Back at the table I took out my camera and began snapping away. Before I could take more than a couple of photos, however, a waitress rushed over and made an "X" sign with her index fingers to stop me. Whatever the true financial purpose of the restaurant, it seems it carries a lot of the totalitarian baggage of its parent country.
Pyongyang has a number of tourism and hospitality schools, where waitresses are trained before being posted abroad. "The girls are only allowed to leave North Korea because they come from politically reliable backgrounds," said Dr Justin Hastings, Senior Lecturer in International Relations and Comparative Politics at the University of Sydney. "Their families in North Korea are guaranteed to suffer if they defect."
I asked one waitress where she lived and she pointed upstairs. She and the rest of the staff are reportedly rarely allowed to leave, and when they do they have to go in groups of three or four. Apparently the waitresses at Pyongyang Restaurant in Siem Reap have never even been to the Angkor Wat temple, despite the fact it's only 20 kilometres away.
Dr Hastings spoke to one member of staff in a Chinese branch of the restaurant. "She said she had taken the position so her family didn’t have to find food for her while she was out of the country," he told me. While the devastating famine of the late 1990s has ended, North Korea still receives food aid and struggles to feed its people, so leaving the country to free up more food for your family, while a very sad thing to have to do, makes sense.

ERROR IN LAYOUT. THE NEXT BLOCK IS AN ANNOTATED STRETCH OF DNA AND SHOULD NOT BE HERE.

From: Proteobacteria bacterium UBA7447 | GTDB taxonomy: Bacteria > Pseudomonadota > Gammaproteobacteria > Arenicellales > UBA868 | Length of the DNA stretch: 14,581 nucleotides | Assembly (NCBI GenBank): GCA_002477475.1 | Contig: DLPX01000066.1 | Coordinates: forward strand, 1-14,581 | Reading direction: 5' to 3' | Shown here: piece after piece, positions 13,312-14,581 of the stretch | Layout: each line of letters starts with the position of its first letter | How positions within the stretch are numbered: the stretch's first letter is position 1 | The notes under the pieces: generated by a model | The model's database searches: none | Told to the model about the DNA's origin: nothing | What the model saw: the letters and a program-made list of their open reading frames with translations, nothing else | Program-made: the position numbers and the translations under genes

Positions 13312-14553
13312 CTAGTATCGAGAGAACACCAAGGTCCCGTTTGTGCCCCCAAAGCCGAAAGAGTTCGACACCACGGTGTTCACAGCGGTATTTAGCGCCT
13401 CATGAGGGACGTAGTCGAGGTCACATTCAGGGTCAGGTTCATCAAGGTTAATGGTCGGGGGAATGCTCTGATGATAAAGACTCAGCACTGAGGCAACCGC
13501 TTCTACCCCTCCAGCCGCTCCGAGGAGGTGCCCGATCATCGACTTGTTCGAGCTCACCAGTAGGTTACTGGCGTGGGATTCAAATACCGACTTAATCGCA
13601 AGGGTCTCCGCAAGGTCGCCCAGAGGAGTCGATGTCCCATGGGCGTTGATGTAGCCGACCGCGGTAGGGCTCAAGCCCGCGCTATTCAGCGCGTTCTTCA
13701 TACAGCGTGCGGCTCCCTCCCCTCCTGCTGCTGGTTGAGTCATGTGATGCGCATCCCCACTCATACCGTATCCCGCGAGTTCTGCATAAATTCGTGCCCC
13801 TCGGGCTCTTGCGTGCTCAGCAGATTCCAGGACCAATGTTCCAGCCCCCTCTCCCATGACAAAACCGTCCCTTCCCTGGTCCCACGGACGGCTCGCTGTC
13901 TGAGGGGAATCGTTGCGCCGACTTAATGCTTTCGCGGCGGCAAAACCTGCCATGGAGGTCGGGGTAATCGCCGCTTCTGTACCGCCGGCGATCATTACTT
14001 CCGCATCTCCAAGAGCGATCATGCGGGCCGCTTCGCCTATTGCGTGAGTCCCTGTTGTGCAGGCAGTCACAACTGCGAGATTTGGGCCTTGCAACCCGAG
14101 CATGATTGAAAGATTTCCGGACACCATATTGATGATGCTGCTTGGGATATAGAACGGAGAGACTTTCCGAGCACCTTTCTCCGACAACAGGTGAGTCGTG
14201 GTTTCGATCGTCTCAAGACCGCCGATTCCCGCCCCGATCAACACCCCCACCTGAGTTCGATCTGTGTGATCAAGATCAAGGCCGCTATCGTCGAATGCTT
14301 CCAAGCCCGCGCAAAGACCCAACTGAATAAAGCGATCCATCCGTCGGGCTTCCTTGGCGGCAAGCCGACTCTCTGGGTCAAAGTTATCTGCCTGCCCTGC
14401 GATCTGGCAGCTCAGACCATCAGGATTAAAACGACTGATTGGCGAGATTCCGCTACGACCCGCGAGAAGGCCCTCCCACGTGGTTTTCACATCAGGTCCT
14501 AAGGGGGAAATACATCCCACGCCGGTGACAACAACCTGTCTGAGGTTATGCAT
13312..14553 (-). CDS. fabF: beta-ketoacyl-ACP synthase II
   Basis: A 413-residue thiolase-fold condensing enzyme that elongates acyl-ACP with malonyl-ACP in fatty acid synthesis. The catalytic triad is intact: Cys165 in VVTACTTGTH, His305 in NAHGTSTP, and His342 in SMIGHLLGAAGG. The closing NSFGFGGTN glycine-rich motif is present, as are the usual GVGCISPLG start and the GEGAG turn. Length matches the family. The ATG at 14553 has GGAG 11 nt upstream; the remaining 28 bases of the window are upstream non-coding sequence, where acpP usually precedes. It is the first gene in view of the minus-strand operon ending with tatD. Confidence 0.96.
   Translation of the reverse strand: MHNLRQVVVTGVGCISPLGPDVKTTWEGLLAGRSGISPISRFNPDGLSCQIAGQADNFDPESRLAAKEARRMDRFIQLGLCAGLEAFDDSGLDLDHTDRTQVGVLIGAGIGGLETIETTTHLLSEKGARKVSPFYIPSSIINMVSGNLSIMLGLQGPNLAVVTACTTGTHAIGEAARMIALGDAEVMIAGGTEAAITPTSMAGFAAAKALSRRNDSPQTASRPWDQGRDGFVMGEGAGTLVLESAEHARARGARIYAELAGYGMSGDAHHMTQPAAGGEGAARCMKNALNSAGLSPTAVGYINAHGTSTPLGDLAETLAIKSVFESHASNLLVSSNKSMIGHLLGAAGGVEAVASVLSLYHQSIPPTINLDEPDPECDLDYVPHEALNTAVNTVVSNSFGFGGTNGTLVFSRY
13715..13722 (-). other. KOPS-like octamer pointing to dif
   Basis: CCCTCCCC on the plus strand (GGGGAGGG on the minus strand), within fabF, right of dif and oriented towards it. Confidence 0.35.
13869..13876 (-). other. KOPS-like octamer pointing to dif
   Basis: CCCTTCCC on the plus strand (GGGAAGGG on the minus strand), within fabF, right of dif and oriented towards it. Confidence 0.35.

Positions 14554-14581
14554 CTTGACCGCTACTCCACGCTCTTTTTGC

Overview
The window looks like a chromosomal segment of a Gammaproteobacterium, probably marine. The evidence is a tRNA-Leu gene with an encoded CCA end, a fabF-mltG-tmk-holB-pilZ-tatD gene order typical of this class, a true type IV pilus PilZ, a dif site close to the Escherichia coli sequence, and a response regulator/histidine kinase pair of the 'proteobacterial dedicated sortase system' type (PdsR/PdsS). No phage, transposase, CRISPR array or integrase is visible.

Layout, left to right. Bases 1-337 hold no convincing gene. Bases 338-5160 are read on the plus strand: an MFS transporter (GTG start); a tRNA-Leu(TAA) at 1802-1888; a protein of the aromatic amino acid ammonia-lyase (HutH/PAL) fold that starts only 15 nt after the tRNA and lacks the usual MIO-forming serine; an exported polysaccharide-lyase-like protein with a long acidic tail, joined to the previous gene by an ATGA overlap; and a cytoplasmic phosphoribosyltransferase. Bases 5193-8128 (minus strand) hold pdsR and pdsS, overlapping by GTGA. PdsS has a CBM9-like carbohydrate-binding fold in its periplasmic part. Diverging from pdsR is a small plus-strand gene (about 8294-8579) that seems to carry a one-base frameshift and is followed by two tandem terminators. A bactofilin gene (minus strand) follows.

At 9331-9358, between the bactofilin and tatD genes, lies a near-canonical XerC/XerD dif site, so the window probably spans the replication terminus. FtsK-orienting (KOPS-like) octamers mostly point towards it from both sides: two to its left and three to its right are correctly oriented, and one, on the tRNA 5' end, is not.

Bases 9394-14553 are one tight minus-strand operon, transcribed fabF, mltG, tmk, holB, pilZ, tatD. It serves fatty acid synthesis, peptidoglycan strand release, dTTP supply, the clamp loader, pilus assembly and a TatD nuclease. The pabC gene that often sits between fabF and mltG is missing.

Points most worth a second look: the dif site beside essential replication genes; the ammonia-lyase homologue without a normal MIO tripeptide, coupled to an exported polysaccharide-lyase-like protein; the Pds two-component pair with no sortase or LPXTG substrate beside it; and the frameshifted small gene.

The waitresses seemed apprehensive while dealing with my table and other Westerners there that night – in fact, they were noticeably happier chatting to the South Korean customers. Watching them work the tables, they seemed pretty flirty, but – according to Dr Hastings, at least – they could have had an ulterior motive.
"The primary customers for North Korean restaurants are South Korean," he told me. "They have loose lips when they're drunk." The waitresses are trained to charm South Korean businessmen to gather information, and most restaurants have a VIP room for the richest and most important customers. "I would be stunned if the VIP rooms weren't bugged," said Dr Lee.
The final act of the stage show featured a rolling drum solo by a smiling beacon of North Korean racial purity, accompanied at points by other girls on guitar and bass. Our total spend was £60 – incredibly expensive for Phnom Penh, where you can buy yourself a decent dinner for between £1 to £5. I wonder what it’ll be spent on. Maybe some more military research? Sorry, everyone.
I arranged to interview the restaurant manager a few days after my party. When the time came, she didn’t show. "Come back tomorrow," a waitress told me. The next day, the manager failed to materialise again. I called her phone and found that she had somehow lost the ability to speak English.
So what did I learn from my visit to Pyongyang, Phnom Penh? That North Koreans aren't too keen on speaking to Westerners and want to avoid anyone asking awkward questions about workers' rights. Who knew?